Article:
GUEST SUBMISSION: On Saturday, Oct. 15, B.C.’s citizens went to the polls to vote for mayor and council candidates in each of their respective municipalities. As the ballots were counted, it was clear some races demonstrated a significant need for change and a divergence from views and politics of the past four years.
In preparation for some new faces in council chambers, we thought it prudent to highlight our thoughts on the difficult chapter these civic leaders will face as it relates to rental housing.
In June this year, we described the headwinds challenging rental housing providers and builders as they try to deliver new rental housing.
The scarcity of purpose-built rental in B.C. is well-known, resulting from decades of depressed construction and a shortage of policies incentivizing delivery.
A short-lived break from the near-zero vacancy rate and increasing rents in Metro Vancouver occurred in fall 2020, mid-pandemic.
CMHC notes massive need for new housing
We’re now miles away from that small reprieve as asking rates increase at a significant pace year-over-year. CMHC has completed a recent study demonstrating the need for hundreds of thousands of new units in B.C. over the next few years (and millions nationally), well beyond current production.
The past year has challenged the case for building rental. Factors include:
- Increases in construction costs, both labour and materials;
- Shortages of supplies shipped around the world;
- Increases in interest rates at a pace we haven’t seen in 30 years;
- Increases in operating expenses such as property taxes, insurance and maintenance; and
- rental rate increases capped at two per cent (following three previous provincial interventions).
Some rental projects have been sidelined for years while other builders wonder if they should pause or continue with projects they’ve lined up.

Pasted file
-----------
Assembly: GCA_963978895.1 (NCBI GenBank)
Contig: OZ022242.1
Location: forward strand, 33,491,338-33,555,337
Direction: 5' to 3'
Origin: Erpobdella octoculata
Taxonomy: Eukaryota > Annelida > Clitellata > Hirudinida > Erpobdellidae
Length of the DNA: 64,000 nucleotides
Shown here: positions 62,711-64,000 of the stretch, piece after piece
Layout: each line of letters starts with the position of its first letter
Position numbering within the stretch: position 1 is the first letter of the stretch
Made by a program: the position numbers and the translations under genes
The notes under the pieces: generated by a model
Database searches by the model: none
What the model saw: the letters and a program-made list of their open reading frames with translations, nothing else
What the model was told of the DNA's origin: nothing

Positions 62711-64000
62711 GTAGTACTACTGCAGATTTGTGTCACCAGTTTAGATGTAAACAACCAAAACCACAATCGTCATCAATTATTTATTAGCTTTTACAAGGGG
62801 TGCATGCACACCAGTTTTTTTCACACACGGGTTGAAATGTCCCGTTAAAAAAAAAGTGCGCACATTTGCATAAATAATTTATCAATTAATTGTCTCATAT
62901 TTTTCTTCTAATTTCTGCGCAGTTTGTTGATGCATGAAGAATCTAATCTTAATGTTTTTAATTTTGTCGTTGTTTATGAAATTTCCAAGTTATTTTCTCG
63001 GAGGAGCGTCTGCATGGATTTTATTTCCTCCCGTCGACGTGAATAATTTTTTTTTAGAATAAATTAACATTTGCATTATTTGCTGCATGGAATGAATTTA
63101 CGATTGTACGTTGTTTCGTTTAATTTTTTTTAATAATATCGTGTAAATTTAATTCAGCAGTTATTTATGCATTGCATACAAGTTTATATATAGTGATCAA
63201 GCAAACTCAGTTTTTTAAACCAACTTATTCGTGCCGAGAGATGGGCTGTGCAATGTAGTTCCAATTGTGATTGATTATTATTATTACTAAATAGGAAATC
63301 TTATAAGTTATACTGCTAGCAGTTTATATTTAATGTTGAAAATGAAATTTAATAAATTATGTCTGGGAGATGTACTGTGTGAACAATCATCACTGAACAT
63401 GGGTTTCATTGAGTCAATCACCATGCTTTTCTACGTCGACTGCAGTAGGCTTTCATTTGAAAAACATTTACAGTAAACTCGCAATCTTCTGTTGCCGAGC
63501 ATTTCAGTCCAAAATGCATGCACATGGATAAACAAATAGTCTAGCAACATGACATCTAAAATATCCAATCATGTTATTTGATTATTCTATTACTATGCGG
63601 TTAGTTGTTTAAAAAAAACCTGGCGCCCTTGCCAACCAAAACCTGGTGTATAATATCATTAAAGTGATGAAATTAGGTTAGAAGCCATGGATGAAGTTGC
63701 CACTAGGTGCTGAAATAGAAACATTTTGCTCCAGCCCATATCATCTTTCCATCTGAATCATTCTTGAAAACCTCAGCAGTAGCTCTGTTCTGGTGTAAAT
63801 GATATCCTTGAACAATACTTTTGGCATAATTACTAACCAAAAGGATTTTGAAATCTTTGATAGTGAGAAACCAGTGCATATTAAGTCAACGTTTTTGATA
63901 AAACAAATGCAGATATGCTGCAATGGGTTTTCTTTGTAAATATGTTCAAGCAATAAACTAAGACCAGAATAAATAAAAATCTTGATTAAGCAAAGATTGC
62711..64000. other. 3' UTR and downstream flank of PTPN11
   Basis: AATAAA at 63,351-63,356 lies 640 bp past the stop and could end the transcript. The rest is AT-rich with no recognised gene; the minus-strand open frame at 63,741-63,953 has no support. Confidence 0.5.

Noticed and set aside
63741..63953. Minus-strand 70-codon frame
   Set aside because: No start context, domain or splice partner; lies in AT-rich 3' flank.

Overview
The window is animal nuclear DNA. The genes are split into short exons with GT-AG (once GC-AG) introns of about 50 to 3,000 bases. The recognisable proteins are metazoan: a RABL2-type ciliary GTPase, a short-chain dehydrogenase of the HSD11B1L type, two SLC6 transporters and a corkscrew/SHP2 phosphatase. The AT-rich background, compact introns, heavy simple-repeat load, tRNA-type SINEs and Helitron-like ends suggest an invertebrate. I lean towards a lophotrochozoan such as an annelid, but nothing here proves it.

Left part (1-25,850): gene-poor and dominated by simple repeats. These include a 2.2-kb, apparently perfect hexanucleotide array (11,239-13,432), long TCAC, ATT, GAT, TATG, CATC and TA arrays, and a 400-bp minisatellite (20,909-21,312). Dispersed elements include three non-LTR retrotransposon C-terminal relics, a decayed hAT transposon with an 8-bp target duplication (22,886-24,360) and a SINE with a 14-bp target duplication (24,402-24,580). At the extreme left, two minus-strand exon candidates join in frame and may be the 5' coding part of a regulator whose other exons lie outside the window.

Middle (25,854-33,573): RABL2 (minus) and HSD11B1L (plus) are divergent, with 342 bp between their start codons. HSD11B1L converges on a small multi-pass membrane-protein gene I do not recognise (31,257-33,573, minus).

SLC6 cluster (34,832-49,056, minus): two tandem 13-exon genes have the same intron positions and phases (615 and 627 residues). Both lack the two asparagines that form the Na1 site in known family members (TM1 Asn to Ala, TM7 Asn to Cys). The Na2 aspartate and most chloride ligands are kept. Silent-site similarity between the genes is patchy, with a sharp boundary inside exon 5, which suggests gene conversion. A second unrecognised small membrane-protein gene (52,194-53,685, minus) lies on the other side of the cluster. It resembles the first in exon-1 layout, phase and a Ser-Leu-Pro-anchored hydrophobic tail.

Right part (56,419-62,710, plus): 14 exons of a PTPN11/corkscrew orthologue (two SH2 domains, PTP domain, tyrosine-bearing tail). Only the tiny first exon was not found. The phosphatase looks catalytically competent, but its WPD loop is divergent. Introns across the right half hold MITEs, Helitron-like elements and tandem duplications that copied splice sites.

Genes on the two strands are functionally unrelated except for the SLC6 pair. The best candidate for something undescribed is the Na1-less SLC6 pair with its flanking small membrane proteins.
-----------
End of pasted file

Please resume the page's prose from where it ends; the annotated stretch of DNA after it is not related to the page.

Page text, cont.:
We anticipate that projects under construction will complete, but financing on the finished building may be less than projected at the beginning of construction.
This type of disconnect will particularly affect smaller builders and nonprofits. And with only 689 units completed last year in Vancouver – a 1.4 per cent increase in the purpose-built rental universe in the city – we know we are only doing a fraction of what is required.
Costs and housing rental rates
Barring any major policy shifts, financial viability can only improve in a few ways so that a meaningful number of new rental projects can be realized. Either revenue improves with rising rental rates and decreasing capitalization rates or construction costs, operating costs and interest rates go down.
Both increases in revenues and decreases in costs have their downsides for the community. Rapidly increasing rental rates, which we’re currently experiencing, have adverse effects for anyone wanting to move, resulting in fewer options for all.
One may inquire why asking rates for rental have increased so dramatically over the past two years.
One reason is that the pandemic created a false economy in which renters vacated suites to move elsewhere, go back home or double-up with others. Additionally, for two years university students were not back at campus, skewing the rental market in a way we’d never experienced.
While expenses increased, the provincial government capped rents by mandating no increases for two years (2020 and 2021). While this seemed justified at the time, the adjustment has taken its toll and the increased scarcity and rent hikes are causing hardship for tenants.
Government must be part of the solution
All levels of government can be part of the solution.
For municipal leaders, proposed rental housing units are falling through the cracks and not moving forward. Thousands of approved units haven’t made their way to completion.
Looking ahead, consider B.C.’s population boom.
Statistics Canada forecasts more than two million new people in B.C. by 2043, with most of the growth in the metro regions. With an impending federal foreign buyer ban starting Jan.1, it is likely that many coming to Canada in the next two years will need to rent.
Unless we change the current trajectory of rental completions, the housing crisis will only worsen.
New rental construction is desperately needed at a level and pace unthinkable even five years ago. Time will tell how serious the new candidates for mayor and council are in addressing one of the most important aspects of the future of our cities: where and how people will live.
Civic leaders should show courage using innovative thinking and a reversal of tired policies.
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